Sex-based differences in quality of care and outcomes in a health system using a standardized STEMI protocol.
Am Heart J. 2017 Sep;191:30-36
Authors: Wei J, Mehta PK, Grey E, Garberich RF, Hauser R, Bairey Merz CN, Henry TD
BACKGROUND: Recent data from the National Cardiovascular Data Registry indicate that women with ST-segment-elevation myocardial infarction (STEMI) continue to have higher mortality and reported delays in treatment compared with men. We aimed to determine whether the sex difference in mortality exists when treatment disparities are reduced.
METHODS: Using a prospective regional percutaneous coronary intervention (PCI)-based STEMI system database with a standardized STEMI protocol, we evaluated baseline characteristics, treatment, and clinical outcomes of STEMI patients stratified by sex.
RESULTS: From March 2003 to January 2016, 4,918 consecutive STEMI patients presented to the Minneapolis Heart Institute at Abbott Northwestern Hospital regional STEMI system including 1,416 (28.8%) women. Compared with men, women were older (68.4 vs 60.9 years) with higher rates of hypertension (66.7% vs 55.7%), diabetes (21.7% vs 17.4%), and cardiogenic shock (11.5% vs 8.0%) (all P < .001). Pre-revascularization medications and PCI were performed with same frequencies, but women were less likely to receive statin or antiplatelet therapy at discharge. After age adjustment, women had similar in-hospital mortality to men (5.1% vs 4.8%, P = .60) despite slightly longer door-to-balloon time (95 vs 92 minutes, P = .004). Five-year follow-up confirmed absence of a sex disparity in age-adjusted survival post-STEMI.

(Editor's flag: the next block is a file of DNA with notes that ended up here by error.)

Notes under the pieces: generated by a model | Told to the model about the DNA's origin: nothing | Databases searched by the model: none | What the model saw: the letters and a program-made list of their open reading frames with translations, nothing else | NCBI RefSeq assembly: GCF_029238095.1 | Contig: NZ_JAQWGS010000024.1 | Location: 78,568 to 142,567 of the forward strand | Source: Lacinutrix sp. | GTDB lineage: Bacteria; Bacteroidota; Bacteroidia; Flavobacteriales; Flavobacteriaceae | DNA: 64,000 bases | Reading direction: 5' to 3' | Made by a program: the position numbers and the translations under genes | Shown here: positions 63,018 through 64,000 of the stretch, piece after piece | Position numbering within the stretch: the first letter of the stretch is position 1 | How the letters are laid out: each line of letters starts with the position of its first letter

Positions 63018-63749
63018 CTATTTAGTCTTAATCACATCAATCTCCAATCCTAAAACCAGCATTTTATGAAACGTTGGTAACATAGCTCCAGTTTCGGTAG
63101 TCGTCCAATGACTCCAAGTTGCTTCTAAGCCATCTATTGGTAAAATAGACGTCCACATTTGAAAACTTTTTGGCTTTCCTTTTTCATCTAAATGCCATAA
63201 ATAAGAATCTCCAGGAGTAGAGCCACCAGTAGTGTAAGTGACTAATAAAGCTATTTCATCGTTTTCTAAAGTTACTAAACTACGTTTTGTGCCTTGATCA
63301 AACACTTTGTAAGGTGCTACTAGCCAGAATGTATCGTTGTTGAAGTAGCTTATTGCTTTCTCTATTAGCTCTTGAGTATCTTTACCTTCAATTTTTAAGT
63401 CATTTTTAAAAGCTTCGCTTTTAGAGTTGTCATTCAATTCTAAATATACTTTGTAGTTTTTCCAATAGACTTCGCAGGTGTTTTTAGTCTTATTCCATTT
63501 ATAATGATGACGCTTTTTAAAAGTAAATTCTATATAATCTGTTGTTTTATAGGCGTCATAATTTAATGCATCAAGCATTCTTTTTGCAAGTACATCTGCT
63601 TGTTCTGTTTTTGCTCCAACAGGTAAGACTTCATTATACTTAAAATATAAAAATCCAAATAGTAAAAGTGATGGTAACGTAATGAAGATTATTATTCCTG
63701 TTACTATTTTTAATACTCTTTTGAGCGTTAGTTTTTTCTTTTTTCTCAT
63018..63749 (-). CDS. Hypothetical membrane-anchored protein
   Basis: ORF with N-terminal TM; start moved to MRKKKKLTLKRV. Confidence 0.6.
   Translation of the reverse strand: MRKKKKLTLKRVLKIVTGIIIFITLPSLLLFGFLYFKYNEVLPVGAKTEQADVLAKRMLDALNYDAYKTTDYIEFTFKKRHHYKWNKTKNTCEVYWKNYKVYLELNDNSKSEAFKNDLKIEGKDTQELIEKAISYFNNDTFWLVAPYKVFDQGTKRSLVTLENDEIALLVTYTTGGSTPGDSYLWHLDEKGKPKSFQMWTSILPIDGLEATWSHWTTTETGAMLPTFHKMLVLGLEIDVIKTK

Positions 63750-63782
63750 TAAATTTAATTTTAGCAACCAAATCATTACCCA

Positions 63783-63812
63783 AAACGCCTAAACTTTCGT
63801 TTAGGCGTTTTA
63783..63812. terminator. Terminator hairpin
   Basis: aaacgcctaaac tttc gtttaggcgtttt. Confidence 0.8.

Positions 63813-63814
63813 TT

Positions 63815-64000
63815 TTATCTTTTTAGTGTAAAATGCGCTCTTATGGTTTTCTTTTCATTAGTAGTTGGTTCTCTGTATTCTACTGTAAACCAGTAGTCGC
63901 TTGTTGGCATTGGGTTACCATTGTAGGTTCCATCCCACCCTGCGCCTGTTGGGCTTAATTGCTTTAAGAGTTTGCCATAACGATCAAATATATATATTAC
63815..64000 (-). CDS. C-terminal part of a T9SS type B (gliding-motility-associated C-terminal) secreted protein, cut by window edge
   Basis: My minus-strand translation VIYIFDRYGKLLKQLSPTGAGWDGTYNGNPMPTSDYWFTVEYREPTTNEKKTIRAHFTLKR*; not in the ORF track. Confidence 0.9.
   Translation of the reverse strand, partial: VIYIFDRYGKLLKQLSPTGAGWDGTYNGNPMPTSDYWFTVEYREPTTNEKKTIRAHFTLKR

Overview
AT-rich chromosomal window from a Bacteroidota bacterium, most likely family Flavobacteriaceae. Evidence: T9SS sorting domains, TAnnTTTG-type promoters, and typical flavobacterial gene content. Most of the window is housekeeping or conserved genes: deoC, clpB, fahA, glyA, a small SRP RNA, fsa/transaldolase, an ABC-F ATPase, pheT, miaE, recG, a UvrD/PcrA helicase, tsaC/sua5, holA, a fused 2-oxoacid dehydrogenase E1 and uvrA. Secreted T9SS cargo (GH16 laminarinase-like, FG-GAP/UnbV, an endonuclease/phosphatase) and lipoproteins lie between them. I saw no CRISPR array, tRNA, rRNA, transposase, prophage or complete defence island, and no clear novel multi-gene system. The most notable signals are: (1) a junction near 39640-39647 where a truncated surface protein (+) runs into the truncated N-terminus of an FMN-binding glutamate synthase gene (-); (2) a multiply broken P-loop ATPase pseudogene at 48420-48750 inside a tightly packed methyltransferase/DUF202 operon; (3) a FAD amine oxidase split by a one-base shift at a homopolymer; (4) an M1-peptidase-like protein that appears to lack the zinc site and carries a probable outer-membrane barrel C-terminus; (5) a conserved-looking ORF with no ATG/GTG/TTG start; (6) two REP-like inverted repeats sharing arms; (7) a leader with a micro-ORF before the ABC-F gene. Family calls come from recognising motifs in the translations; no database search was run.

CONCLUSIONS: Previously reported treatment disparities between men and women are diminished in a regional PCI-based STEMI system using a standardized STEMI protocol. No sex differences in short-term or long-term age-adjusted mortality are present in this registry despite some treatment disparities. These results suggest that STEMI health care disparities and mortality in women can be improved using STEMI protocols and systems.
PMID: 28888267 [PubMed - in process]